KYIV, Jan 3 (Reuters) - Ukraine’s government plans to accelerate the country’s transition to clean and green energy as it tries to strengthen the national power network against Russian attacks, Prime Minister Denys Shmyhal said on Tuesday.
Ukraine, which was invaded by Russian forces last February, faces an energy shortage and blackouts following Russian missile and drone strikes which Ukrainian officials say have damaged about 40% of the national energy infrastructure.
“Plans for the decarbonisation of energy and the green transformation remain relevant. The war has made these challenges even more urgent,” Shmyhal told a government meeting.
“We will use the potential of renewable energy - solar, wind, hydrogen generation, hydrogen technologies - more actively. The Russian attacks push us towards fundamental reform — building a decentralised energy system. It will be less vulnerable to enemy attacks.”
Shmyhal said creating the conditions to build mini-electricity stations and small generating facilities would be a priority this year.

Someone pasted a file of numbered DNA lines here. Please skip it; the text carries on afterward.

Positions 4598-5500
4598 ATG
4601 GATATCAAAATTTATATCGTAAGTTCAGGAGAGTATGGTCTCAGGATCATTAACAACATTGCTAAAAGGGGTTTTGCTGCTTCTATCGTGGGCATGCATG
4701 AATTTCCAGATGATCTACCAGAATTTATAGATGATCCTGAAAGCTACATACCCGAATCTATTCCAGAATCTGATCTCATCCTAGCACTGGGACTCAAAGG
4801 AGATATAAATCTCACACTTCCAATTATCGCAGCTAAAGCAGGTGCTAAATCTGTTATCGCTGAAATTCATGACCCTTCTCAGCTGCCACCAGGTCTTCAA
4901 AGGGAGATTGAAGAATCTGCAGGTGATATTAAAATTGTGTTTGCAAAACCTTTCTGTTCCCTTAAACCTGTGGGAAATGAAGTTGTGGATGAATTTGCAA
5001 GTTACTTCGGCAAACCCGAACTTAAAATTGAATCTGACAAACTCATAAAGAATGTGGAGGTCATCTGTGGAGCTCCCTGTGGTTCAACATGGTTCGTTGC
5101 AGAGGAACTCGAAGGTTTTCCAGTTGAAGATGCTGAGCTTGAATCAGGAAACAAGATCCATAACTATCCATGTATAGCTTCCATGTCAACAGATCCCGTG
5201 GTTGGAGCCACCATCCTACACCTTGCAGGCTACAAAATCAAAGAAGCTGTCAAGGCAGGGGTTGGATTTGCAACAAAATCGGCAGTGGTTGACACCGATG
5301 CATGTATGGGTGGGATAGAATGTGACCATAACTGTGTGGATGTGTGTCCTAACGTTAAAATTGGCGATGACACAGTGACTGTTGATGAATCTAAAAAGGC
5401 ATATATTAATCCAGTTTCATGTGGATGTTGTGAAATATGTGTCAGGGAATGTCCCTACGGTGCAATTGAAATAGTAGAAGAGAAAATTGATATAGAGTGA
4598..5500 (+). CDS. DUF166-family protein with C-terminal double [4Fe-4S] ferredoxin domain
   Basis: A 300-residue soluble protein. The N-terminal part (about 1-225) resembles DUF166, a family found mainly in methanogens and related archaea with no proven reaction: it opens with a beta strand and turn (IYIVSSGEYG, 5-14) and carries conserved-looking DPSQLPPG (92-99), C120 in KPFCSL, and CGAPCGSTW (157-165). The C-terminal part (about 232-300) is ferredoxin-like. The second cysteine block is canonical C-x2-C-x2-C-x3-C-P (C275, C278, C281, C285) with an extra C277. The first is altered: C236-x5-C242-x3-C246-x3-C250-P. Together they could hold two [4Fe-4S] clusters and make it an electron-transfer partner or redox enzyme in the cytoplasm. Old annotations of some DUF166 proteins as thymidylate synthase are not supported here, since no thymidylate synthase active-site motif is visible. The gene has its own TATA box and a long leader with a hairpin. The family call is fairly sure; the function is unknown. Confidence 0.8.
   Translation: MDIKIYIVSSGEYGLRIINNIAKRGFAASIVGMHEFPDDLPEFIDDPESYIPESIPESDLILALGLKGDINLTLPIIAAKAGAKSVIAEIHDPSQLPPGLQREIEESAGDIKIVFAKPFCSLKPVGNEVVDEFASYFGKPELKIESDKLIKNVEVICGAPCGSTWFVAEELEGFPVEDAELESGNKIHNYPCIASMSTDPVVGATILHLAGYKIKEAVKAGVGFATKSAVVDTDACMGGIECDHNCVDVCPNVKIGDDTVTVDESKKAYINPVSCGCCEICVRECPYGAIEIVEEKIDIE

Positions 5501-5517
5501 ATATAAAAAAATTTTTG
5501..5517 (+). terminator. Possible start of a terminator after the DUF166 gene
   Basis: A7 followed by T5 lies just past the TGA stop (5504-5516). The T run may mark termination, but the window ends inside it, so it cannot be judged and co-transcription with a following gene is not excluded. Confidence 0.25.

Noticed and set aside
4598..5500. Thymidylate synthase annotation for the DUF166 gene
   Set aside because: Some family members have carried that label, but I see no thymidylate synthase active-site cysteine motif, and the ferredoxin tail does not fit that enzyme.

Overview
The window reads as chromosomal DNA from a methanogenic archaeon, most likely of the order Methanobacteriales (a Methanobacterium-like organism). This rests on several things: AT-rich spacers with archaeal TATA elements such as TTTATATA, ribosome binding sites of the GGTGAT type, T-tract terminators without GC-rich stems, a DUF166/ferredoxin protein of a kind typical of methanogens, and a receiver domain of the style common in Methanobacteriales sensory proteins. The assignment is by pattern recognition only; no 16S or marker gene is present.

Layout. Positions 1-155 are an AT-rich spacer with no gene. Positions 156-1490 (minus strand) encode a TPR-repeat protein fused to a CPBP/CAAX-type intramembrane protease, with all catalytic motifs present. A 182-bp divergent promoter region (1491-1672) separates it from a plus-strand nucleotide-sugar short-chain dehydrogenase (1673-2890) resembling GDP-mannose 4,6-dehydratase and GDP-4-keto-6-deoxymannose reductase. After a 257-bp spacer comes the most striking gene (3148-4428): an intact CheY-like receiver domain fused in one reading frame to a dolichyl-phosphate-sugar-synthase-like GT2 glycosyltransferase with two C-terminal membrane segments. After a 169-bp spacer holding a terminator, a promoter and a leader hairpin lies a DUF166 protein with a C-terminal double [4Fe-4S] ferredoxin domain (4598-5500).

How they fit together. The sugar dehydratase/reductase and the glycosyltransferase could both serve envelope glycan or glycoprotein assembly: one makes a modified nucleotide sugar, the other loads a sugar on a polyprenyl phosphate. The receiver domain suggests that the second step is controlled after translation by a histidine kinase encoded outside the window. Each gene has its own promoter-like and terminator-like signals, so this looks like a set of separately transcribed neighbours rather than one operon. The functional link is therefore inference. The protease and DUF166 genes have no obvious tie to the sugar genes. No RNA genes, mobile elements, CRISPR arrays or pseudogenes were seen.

The government is also focused on repairing damage and strengthening security at energy facilities, especially at nuclear power plants, he said.
Industry experts say Ukrainian solar plants see their power generation falling in winter, and that the clean power sector has experienced significant destruction during 10 months of war.
Energy Minister German Galushchenko said in October that up to about 50% of Ukraine’s solar energy facilities, and about 90% of wind farms, were out of service because they had been damaged during the war or occupied by Russian forces. (Reporting by Olena Harmash, Editing by Timothy Heritage)
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